Urine studies, such as urinalysis and urine osmolality, can indicate urinary tract infection (UTI) and other disorders.
Urinalysis is performed on a urine specimen of at least 10 ml, urinalysis can indicate urinary or systemic disorders, warranting further investigation.
• Collect a random urine specimen, preferably the first-voided morning specimen. Send the specimen to the laboratory immediately.
• Refrigerate the specimen if analysis will be delayed longer than 1 hour.
Urine osmolality Study:
Urine osmolality evaluates the diluting and concentrating ability of the kidneys. It may aid in the differential diagnosis of polyuria, oliguria, or syndrome of inappropriate antidiuretic hormone secretion. To gather more information about the patient’s renal function, compare the urine specific gravity with urine osmolality.
• Obtain a random urine specimen.
• Keep in mind that urine osmolality typically ranges from 50 to 1,400 mOsm/kg, with the average being 300 to 800 mOsm/kg.
Urine Color Study:
The color of the urine is the easiest way to determine someone’s hydration status. Surprisingly, it can indicate other aspects of health as well.
Yellow-Amber: Normal urine varies from very clear yellow to a darker amber color. Generally speaking, the less hydrated you are – the more concentrated your urine is with nitrogenous waste and electrolytes – thus darker urine. The more hydrated you are, the more dilute it is, leading to clear yellow urine. The first void of the morning is typically darker and more concentrated – this is normal. However, darker urine throughout the day should prompt an increased need to drink water.
Red: When we see red urine – we typically think of blood. And that may be the case in many different situations such as kidney stones (nephrolithiasis), UTIs, or glomerular damage. As little as 1mL of blood can cause a color-change, and the presence of red urine does not automatically mean large amounts of blood. Rhabdomyolysis can also cause myoglobin in the urine which has a red-brown appearance as well. However, there are various other factors which can cause red urine including certain foods such as Beets, Blackberries, and rhubarb; as well as different medications such as Propofol, Chlorpromazine, or Ex-Lax.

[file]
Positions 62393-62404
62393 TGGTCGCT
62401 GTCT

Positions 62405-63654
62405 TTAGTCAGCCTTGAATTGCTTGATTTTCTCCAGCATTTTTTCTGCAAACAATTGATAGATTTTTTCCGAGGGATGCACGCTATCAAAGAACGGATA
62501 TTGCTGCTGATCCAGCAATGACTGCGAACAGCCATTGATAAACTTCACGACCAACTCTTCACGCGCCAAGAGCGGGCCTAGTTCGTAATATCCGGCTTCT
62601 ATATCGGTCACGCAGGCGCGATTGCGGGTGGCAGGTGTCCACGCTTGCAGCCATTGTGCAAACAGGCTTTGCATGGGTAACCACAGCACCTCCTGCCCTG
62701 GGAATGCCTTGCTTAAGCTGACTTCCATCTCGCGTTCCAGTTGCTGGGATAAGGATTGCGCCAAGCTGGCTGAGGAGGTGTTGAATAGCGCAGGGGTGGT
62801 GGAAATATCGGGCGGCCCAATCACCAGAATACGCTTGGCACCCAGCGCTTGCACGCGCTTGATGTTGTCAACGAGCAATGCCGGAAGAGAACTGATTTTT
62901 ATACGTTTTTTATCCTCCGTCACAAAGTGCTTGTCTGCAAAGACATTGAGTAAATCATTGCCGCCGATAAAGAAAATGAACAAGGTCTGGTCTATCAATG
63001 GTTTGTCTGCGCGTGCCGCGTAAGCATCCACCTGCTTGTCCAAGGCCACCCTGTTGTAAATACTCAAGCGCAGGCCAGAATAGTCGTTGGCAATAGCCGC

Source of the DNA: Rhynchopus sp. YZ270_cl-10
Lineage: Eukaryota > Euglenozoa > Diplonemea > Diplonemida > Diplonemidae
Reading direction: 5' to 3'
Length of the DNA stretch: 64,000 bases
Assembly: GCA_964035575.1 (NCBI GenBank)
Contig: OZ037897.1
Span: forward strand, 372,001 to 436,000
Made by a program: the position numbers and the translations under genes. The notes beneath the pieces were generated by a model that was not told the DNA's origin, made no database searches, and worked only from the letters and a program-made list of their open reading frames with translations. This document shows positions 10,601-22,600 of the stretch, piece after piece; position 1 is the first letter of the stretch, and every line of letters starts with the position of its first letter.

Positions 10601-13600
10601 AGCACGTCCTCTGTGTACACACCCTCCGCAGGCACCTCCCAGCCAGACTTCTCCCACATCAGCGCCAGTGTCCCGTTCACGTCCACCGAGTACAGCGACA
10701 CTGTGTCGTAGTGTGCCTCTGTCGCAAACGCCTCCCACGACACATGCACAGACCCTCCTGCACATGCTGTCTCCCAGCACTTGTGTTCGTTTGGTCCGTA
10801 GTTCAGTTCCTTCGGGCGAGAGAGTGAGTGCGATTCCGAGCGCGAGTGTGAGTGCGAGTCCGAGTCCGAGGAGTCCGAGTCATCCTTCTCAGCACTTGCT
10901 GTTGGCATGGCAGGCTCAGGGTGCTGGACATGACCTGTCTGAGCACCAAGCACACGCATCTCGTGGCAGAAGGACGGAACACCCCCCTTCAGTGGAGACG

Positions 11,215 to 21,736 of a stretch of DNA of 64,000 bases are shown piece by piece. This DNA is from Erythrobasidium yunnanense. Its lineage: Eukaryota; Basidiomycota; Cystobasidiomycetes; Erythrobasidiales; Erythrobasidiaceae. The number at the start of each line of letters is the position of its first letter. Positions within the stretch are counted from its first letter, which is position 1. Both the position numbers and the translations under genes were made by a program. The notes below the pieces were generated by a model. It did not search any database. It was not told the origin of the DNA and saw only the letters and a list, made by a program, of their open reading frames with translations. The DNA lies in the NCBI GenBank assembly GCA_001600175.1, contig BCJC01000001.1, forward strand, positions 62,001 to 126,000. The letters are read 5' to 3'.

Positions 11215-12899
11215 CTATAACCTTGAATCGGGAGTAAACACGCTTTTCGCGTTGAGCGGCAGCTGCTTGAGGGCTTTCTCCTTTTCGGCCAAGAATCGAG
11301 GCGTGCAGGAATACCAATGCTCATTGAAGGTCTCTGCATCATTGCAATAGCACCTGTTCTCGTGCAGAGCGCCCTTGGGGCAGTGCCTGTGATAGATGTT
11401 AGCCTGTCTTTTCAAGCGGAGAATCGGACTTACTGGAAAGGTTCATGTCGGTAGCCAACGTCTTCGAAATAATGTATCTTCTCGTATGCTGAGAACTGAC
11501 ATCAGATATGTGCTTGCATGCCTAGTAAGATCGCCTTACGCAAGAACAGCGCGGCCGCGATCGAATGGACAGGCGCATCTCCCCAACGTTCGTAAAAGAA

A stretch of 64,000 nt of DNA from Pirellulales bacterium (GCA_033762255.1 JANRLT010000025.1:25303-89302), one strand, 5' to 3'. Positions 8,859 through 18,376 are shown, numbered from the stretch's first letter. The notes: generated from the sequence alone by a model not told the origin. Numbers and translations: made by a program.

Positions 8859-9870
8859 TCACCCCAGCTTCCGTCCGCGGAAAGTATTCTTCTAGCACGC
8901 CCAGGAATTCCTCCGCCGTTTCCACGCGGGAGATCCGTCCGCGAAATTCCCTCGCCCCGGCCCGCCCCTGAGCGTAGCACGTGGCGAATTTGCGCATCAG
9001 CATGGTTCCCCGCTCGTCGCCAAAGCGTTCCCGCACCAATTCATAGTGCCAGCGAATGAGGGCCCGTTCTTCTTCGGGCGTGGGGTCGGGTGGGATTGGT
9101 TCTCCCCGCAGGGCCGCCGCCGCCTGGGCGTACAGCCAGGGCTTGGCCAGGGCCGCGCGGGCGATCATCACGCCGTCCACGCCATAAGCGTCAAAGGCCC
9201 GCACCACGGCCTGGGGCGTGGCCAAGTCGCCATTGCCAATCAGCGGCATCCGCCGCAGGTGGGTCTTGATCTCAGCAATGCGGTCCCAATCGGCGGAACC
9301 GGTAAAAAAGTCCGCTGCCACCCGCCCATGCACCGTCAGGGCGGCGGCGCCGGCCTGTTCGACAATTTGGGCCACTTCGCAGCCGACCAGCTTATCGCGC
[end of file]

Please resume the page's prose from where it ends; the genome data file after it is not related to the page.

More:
Orange-Red: You may see a neon orange-red from the antibiotic Rifampin used in the treatment of TB, or phenazopyridine (pyridium) used to treat bladder burning and discomfort during a UTI.
Other crazy colors: Other foods, drugs, and disease processes can turn urine every color of the rainbow. Certain UTIs can cause Green or purple urine, Fava beans can cause brown urine, amitriptyline or IV promethazine can cause blue urine. While these are very interesting, they are also super uncommon and you probably don’t need to commit them to memory.
Urinalysis Lab Study:
Urinalysis is analysis of a urine specimen to determine characteristics, such as:
• presence of red blood cells (RBCs)
• presence of white blood cells
• presence of casts or bacteria
• specific gravity and pH
• physical properties, such as clarity, color, and odor.